A pretty simple concept but one nobody really thinks about unless they’ve lived it or are living it.
Obviously, Oktoberfest is back in full swing, celebrating its 60th year in La Crosse, but it’s a festival that — whether unfairly or not — is centered around drinking. The main event is the Tapping of the Golden Keg, after all.
It is also, however, a community celebration or a celebration of community, but not one that everyone can experience — or experience safely.
The stereotypical Oktoberfest party is really not for someone recovering from alcohol or substance use.
That, however, is what the Turned Leaf Family Festival is all about. In its 36th year, Turned Leaf takes place from 11 a.m. – 4 p.m. Saturday at Myrick Park.
“It’s that kind of thing we just have to remember,” Cheryl Hancock, executive director at the Coulee Recovery Center, said Wednesday on La Crosse Talk PM, said. “These are people in our community who are seeking recovery.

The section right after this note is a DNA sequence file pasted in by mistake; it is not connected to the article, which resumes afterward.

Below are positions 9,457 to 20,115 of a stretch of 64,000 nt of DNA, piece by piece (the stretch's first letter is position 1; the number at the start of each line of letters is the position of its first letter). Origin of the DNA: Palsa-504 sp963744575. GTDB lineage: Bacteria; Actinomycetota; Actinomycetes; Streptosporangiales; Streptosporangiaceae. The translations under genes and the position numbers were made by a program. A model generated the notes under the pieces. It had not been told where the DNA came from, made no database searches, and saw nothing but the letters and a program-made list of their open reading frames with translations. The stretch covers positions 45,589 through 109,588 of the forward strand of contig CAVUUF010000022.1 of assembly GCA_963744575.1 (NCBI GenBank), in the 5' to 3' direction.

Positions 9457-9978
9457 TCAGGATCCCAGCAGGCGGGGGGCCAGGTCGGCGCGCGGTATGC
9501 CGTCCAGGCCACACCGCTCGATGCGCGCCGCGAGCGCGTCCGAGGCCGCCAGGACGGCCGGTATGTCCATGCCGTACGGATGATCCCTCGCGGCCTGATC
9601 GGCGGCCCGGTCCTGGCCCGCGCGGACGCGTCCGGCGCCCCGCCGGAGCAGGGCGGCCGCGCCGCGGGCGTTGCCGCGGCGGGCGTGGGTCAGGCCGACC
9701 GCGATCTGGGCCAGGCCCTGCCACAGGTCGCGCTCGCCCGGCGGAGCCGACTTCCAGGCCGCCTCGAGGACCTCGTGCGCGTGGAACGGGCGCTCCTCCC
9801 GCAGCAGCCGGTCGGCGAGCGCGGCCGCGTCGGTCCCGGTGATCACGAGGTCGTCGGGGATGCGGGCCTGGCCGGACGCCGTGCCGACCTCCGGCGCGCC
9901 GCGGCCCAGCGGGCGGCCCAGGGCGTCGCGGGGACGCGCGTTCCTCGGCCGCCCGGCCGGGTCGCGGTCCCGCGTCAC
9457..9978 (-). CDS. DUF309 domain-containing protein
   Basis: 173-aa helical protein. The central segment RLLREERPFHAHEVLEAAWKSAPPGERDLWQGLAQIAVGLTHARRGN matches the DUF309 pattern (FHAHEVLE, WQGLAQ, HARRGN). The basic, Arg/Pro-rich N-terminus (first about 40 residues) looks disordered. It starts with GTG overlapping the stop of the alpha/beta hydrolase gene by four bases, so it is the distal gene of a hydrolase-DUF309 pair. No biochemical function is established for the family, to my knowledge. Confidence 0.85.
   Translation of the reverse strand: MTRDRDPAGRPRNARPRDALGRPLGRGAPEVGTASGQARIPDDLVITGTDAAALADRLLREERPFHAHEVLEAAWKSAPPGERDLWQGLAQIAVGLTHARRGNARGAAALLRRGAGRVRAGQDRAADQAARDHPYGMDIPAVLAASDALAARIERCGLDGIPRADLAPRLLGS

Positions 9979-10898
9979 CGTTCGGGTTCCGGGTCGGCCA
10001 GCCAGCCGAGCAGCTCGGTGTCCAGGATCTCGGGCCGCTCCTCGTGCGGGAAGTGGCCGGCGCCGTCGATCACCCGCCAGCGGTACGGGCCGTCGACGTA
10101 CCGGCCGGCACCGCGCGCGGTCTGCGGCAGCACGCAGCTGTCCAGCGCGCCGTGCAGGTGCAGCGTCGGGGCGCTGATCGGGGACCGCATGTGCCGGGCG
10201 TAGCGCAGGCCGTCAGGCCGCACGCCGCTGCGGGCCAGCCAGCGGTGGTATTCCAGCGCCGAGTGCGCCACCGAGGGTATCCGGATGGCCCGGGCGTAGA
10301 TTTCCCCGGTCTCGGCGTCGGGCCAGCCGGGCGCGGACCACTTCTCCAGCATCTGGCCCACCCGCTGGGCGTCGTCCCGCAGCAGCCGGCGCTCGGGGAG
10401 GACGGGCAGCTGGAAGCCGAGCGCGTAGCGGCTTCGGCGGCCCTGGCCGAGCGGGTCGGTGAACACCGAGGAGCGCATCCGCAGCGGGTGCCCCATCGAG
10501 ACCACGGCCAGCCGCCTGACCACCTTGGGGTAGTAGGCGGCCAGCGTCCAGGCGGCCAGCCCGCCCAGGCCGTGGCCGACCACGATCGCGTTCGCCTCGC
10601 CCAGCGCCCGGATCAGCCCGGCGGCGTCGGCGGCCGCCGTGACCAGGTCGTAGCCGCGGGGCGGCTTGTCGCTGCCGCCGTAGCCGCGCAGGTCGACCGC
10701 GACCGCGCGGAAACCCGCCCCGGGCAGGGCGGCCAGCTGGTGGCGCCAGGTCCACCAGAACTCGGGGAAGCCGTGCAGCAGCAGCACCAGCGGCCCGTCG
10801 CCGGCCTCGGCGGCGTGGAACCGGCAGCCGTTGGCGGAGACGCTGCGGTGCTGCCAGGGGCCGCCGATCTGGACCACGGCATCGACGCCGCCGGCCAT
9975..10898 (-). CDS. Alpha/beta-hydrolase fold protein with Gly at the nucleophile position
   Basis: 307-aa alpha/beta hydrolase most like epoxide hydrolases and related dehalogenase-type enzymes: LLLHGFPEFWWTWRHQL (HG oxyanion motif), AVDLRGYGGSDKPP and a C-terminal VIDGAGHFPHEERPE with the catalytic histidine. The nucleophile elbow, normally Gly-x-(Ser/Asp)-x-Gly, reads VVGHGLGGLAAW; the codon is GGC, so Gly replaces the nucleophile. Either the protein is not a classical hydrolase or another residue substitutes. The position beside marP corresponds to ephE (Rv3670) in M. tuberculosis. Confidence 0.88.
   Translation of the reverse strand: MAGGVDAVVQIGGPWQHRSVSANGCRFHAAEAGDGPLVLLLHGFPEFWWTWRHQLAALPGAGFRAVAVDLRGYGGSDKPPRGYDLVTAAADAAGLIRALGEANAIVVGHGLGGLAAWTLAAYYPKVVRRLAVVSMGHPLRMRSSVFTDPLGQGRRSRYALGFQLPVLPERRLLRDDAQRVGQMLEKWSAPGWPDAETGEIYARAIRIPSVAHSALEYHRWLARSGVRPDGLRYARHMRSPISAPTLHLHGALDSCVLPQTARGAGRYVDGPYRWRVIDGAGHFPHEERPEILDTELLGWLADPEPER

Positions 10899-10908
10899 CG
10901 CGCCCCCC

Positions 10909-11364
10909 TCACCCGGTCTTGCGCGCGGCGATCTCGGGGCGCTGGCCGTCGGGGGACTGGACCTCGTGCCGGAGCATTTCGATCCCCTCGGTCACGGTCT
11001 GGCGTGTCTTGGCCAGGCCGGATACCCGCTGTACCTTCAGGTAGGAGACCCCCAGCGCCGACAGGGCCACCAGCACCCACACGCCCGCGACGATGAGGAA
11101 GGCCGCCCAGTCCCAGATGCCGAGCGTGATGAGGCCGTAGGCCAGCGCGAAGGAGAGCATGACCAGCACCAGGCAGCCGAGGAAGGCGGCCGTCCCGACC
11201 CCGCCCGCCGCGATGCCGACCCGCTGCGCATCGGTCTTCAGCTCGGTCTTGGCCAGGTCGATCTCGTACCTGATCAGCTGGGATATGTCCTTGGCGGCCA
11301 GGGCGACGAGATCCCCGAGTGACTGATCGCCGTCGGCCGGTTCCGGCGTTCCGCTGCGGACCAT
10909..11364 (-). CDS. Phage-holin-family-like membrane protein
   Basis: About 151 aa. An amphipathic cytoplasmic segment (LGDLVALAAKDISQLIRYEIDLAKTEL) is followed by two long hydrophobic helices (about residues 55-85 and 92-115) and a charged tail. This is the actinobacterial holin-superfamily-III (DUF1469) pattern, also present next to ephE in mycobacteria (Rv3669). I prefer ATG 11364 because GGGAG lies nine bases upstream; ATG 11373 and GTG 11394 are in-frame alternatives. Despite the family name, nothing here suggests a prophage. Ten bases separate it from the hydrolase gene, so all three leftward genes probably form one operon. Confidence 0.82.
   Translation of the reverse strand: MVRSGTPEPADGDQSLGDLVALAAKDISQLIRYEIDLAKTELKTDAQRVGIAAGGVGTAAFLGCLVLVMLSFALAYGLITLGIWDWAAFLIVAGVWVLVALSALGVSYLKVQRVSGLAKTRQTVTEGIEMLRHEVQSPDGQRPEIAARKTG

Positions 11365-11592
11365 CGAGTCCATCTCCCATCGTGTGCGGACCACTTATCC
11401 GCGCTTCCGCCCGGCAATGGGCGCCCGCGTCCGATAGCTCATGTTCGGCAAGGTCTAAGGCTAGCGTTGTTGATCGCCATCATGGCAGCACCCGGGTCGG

“Again, they want to participate in all of the same activities everyone in the community does, so it’s our way of giving it back.”
Hancock also talked a bit about what may have seemed like a fairly insignificant gesture.
The Oktoberfest Family, a few years ago, made time to stop in at Turned Leaf for the first time ever.
“The Fest Family came in, they did their buttons and they played Oktoberfest music and they talked to people,” Hancock said. “And one of the people who was there told me they really felt like, for the first time in a long time, that they were celebrating Oktoberfest and being a part of Oktoberfest and being respected by the Oktobefest Family, because they took their time out of their busy schedule to come and visit us.”
While it may seem easy to say a person could just go to the Oktoberfest grounds, still have a good time and just choose not to drink, Hancock noted that’s not the case.
“Sometimes seeing someone with an alcoholic drink can be a trigger for them,” she said. “So it just puts more pressure on them.”
Which is why Turned Leaf is so important, she added.
“To have that environment and culture where people are doing the same things, having the same kind of fun,” Hancock said. “They’re able to do that without that pressure or that trigger from that alcoholic drink.
“Because we still want to celebrate Oktoberfest but, obviously, people that are still in recovery need to find ways to do that without alcohol and substances and so we’re providing that opportunity Saturday.”